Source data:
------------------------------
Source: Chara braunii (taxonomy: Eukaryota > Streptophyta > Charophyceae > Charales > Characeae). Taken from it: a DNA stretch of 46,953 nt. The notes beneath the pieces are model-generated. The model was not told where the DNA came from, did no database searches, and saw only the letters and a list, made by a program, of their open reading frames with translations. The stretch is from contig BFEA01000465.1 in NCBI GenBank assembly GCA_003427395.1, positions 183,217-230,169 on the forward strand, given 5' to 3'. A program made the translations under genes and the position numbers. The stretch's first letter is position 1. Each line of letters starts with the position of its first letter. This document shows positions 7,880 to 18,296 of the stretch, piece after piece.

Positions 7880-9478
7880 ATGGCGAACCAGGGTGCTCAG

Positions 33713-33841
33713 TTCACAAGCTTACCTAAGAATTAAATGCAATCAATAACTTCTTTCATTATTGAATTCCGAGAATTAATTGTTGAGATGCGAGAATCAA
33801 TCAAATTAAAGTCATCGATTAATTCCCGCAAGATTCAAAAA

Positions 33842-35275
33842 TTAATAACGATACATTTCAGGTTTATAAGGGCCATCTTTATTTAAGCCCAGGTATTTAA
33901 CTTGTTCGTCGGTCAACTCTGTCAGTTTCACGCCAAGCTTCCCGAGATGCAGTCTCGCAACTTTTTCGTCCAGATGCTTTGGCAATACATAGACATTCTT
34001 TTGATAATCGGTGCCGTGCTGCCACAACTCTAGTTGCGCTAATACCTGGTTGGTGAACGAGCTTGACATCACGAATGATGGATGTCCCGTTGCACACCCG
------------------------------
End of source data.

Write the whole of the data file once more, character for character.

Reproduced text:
Source: Chara braunii (taxonomy: Eukaryota > Streptophyta > Charophyceae > Charales > Characeae). Taken from it: a DNA stretch of 46,953 nt. The notes beneath the pieces are model-generated. The model was not told where the DNA came from, did no database searches, and saw only the letters and a list, made by a program, of their open reading frames with translations. The stretch is from contig BFEA01000465.1 in NCBI GenBank assembly GCA_003427395.1, positions 183,217-230,169 on the forward strand, given 5' to 3'. A program made the translations under genes and the position numbers. The stretch's first letter is position 1. Each line of letters starts with the position of its first letter. This document shows positions 7,880 to 18,296 of the stretch, piece after piece.

Positions 7880-9478
7880 ATGGCGAACCAGGGTGCTCAG

Positions 33713-33841
33713 TTCACAAGCTTACCTAAGAATTAAATGCAATCAATAACTTCTTTCATTATTGAATTCCGAGAATTAATTGTTGAGATGCGAGAATCAA
33801 TCAAATTAAAGTCATCGATTAATTCCCGCAAGATTCAAAAA

Positions 33842-35275
33842 TTAATAACGATACATTTCAGGTTTATAAGGGCCATCTTTATTTAAGCCCAGGTATTTAA
33901 CTTGTTCGTCGGTCAACTCTGTCAGTTTCACGCCAAGCTTCCCGAGATGCAGTCTCGCAACTTTTTCGTCCAGATGCTTTGGCAATACATAGACATTCTT
34001 TTGATAATCGGTGCCGTGCTGCCACAACTCTAGTTGCGCTAATACCTGGTTGGTGAACGAGCTTGACATCACGAATGATGGATGTCCCGTTGCACACCCG